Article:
A trainee research worker in San Diago accidentally infected herself with small pox virus. Not every laboratory acquired infection results in infection, but in her case she suffered from a significant viral infection.
One of the recent cases of laboratory acquired infections was presented in December 2018, in San diago, when a trainee lab worker got infected with Vaccinia virus (VACV). Well, as a part of her occupational health and safety session, she was offered a vaccine for smallpox to avoid any occupational hazard due to accidental needle prick. But, unfortunately as an instance of sloppiness she declined for that preventive measure and pushed herself into an inadvertent laboratory acquired infection. While doing an experiment she got an accidental prick with needle stick containing live culture of VACV. She immediately washed her finger and rushed to the local emergency department of the University after recommendation of her research supervisor.
Later she also consulted two community physicians as a precautionary measure, but on tenth day post-infection she was presented with swelling and a single vesicular lesion at the site of accidental needle prick. This later resulted into pain, fever, worsened swollen lymph node on day 12 of post-infection. The team of doctors treating her speculated the progression of compartment syndrome- which refers to excessive pressure in the enclosed muscle because of swollen lymph node. They also envisaged the joint infection, or further spread of the virus. Being concerned about the undetermined severity of the viral infection she was given anti-VACV injection – tecovirimat.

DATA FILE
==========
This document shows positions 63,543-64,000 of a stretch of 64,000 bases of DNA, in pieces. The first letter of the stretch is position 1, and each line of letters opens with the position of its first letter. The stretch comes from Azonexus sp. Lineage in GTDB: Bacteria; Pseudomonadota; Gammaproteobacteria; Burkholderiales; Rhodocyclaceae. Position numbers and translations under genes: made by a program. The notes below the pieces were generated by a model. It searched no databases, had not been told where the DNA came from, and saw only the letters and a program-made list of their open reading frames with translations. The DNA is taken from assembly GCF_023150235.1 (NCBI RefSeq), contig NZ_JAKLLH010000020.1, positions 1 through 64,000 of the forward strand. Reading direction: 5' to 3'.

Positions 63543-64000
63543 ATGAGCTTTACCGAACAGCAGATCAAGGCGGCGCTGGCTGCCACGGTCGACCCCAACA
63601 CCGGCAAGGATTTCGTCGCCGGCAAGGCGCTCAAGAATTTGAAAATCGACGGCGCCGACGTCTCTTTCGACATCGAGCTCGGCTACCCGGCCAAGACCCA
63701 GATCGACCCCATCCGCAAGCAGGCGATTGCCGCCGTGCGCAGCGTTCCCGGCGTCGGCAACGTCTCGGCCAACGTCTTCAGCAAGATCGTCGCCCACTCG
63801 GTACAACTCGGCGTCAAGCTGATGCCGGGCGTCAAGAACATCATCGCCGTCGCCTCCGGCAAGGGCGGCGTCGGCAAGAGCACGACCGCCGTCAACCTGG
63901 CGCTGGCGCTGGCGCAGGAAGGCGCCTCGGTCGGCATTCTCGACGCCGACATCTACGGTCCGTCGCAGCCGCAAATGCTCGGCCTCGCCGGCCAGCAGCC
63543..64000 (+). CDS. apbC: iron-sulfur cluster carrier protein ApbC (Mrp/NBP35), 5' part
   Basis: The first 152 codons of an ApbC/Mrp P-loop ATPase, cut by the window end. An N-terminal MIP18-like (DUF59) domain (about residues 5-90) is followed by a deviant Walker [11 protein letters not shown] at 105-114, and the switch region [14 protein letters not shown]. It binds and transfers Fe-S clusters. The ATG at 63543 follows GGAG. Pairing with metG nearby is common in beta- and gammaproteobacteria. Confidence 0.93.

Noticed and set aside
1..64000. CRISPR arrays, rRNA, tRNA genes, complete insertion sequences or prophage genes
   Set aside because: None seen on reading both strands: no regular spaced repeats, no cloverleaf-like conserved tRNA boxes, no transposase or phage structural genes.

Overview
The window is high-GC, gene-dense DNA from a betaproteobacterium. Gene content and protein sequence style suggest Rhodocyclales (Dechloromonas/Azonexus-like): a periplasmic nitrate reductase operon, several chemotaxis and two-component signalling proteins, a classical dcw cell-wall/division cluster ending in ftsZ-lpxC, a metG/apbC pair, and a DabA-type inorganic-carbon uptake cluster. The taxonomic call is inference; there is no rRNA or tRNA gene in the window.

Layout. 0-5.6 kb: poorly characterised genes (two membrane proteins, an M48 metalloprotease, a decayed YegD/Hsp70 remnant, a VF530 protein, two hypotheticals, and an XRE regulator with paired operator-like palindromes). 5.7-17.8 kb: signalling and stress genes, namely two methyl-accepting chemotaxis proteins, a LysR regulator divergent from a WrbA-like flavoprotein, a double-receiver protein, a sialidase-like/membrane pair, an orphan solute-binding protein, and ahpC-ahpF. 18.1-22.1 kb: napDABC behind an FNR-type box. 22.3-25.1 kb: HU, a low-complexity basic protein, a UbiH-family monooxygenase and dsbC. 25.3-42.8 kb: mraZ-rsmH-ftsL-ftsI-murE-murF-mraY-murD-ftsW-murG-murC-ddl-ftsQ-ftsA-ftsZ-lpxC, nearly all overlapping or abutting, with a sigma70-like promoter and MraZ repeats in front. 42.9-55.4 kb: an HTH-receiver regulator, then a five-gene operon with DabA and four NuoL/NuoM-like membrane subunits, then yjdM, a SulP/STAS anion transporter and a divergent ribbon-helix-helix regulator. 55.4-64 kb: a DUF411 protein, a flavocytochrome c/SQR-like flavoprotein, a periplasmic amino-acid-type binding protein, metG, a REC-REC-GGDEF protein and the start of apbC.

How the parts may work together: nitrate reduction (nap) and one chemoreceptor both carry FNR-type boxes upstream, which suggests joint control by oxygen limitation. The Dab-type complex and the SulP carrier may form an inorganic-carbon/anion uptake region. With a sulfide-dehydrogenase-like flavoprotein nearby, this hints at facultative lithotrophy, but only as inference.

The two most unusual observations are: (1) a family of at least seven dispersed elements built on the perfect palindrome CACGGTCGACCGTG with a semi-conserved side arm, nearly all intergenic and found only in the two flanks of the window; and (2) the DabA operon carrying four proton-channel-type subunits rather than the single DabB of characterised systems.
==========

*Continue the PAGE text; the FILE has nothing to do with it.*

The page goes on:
After infection the trainee worker was excluded from lab-work for four months considering transmission of infection to other workers and was counselled about the risk of VACV transmission.
This case emphasizes the importance of preparedness of lab workers towards the accidental laboratory acquired infection. The workers need to be well-informed about the severity of infection that might occur in case of accidental infection. This report significantly outweighs the role of Occupation Hazard Services and the misconception and sloppiness of lab-workers towards these biohazards.
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